In preparation of the next Internet Governance Forum (IGF), which will be held in Istanbul on 2-5 September 2014, the European Commission organises an exchange views with civil society and invited us to participate in a webinar on 7 August. The IGF is a platform where activists, industry, academics and policy-makers discuss and develop solutions to Internet governance problems.
The EU is all about bringing down barriers: barriers to movement, to trade, to opportunity. And that needs to continue.
The evidence shows that – within the EU alone – a digital single market could be worth 4% of GDP; that's on average an extra 1500 dollars a year pocket of each of our half a billion citizens. Make that digital single market transatlantic – and the benefits are there to see: for innovation, for prosperity, for freedom.
On 21 October 2014, the Council of Ministers considered a draft amendment (version as of 17 October 2014) to the Polish Gambling Act dated 19 November 2009 which envisages a new opportunity for foreign gambling operators to obtain a permit or a license for conducting gambling activities in Poland. With respect to operating on the Internet, no material changes are expected. European companies will only be able to conduct betting activities in Poland under the conditions set out in the Polish permit, in the approved betting rules, and in the Polish Gambling Act.
The European Commission has today requested that France, Poland and Romania fully implement Directive 2011/77/EU of the European Parliament and of the Council of 27 September 2011 amending Directive 2006/116/EC on the term of protection of copyright and certain related rights. The Directive extends the term of protection for performers and sound recordings from 50 to 70 years and contains accompanying measures, e.g. the “use it or lose it” clauses which now have to be included in the contracts linking performers to their record companies. The deadline for the implementation of the Directive in national law was 1 November 2013. However, France, Poland and Romania have so far not notified implementing measures to the Commission. The Commission's request takes the form of a reasoned opinion, the second stage of the EU infringement procedures. If no measures are notified within two months, the Commission may decide to refer France, Poland and Romania to the EU Court of Justice. More information on term of protection.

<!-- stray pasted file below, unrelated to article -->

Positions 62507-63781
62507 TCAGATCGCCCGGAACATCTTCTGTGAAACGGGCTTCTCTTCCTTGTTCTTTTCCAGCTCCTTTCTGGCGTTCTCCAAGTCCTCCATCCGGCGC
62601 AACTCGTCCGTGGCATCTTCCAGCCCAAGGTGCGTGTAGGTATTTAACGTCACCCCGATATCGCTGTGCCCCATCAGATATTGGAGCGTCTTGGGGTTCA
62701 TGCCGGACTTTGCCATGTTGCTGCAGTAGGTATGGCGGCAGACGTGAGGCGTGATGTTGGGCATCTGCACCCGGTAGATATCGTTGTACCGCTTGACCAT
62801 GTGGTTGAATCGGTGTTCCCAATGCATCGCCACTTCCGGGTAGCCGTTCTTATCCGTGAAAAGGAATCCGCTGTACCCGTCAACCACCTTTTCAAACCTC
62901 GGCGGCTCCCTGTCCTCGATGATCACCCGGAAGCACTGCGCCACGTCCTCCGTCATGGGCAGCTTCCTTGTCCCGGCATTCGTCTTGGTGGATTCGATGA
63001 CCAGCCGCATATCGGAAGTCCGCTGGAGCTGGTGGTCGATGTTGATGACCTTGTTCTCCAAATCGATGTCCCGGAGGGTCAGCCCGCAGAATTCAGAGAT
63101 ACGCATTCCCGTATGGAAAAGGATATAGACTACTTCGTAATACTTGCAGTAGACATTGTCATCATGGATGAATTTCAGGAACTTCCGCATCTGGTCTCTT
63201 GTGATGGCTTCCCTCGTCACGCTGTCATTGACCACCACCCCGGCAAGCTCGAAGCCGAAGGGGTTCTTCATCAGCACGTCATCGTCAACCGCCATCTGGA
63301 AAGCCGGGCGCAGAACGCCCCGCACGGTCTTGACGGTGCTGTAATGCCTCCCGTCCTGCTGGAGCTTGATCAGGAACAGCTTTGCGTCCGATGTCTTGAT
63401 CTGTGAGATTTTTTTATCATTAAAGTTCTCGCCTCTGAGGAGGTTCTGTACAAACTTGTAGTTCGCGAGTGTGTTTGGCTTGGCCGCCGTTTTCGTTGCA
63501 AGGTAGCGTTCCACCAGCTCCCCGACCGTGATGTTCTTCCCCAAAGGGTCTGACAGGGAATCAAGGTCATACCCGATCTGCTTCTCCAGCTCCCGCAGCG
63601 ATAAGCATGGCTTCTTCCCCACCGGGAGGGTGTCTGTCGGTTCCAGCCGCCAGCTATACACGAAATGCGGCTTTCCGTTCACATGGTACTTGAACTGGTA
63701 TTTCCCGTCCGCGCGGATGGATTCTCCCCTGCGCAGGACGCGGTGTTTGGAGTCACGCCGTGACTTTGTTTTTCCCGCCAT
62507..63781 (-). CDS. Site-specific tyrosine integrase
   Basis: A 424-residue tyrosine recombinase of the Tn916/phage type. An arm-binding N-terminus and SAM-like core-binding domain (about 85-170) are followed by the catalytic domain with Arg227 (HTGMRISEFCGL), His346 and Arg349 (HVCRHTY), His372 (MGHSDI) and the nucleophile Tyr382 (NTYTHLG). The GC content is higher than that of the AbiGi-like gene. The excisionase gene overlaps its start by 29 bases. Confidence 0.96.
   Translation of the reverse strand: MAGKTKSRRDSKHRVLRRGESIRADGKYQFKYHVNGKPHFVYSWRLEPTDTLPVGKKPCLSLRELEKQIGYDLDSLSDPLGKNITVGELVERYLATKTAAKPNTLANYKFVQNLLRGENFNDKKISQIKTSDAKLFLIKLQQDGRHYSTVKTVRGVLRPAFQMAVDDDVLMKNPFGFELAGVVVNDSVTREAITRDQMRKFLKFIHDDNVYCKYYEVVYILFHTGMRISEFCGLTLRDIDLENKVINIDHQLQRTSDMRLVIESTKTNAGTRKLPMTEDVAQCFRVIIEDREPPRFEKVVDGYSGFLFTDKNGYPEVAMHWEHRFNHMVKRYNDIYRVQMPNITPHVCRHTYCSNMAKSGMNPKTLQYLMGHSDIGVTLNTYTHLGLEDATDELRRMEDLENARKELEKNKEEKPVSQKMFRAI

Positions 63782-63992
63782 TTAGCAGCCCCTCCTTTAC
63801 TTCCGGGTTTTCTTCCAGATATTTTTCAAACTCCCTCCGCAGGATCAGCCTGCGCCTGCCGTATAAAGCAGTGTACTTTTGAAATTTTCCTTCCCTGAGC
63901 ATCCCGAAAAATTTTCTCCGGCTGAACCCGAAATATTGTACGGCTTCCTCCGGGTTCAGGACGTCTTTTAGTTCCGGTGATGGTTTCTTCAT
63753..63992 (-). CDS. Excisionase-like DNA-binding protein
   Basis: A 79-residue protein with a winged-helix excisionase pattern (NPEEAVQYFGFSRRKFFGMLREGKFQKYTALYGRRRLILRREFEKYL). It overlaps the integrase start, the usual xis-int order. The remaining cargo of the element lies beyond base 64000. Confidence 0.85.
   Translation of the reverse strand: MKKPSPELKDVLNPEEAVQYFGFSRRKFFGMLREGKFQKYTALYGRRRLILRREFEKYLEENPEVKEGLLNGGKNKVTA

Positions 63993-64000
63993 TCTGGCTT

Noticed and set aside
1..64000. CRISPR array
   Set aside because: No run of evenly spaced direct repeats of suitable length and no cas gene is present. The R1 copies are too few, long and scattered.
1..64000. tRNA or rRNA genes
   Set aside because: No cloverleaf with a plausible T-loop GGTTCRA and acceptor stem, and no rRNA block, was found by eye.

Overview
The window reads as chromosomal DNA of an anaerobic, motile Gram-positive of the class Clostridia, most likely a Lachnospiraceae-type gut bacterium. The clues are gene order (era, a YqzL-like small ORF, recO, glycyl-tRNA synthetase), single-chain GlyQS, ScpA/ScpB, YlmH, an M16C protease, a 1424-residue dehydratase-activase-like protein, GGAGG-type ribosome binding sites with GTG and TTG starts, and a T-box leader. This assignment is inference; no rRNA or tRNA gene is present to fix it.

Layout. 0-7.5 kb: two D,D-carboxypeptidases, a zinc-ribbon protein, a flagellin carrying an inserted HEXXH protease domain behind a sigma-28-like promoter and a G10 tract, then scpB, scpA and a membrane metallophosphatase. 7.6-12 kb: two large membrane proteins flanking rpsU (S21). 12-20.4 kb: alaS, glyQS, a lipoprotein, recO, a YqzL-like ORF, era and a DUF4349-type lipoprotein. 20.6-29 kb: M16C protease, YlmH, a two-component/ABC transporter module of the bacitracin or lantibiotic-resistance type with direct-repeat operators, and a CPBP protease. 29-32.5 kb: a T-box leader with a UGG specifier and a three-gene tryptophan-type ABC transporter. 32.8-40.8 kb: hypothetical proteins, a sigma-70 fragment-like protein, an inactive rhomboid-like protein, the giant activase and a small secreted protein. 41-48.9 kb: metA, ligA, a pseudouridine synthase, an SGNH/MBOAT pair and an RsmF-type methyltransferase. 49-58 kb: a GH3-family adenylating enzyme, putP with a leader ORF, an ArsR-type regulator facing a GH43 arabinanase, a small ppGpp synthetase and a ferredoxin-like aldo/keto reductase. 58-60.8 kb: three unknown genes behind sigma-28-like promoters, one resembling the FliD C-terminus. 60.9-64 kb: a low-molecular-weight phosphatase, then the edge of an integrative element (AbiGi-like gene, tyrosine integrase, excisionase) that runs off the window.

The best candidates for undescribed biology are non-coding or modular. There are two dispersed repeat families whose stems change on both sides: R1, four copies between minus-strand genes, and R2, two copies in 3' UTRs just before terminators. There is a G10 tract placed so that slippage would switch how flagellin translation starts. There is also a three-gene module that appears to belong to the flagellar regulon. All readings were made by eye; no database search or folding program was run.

The judgment of the Court of Justice of European Union (CJEU) of 13 May 2014 Google Spain SL and Google Inc. v Agencia Española de Protección de Datos (AEPD) and Mario Costeja González (C-131/12) sets a milestone for EU data protection in respect of search engines and, more generally, in the online world.
It grants the possibility to data subjects to request to search engines, under certain conditions, the delisting of links appearing in the search results based on a person’s name.
On Wednesday 26 November, the European data protection authorities assembled in the Article 29 Working Party (WP29) have adopted guidelines on the implementation of the CJEU’s judgment. These guidelines contain the common interpretation of the ruling as well as the common criteria to be used by the data
protection authorities when addressing complaints.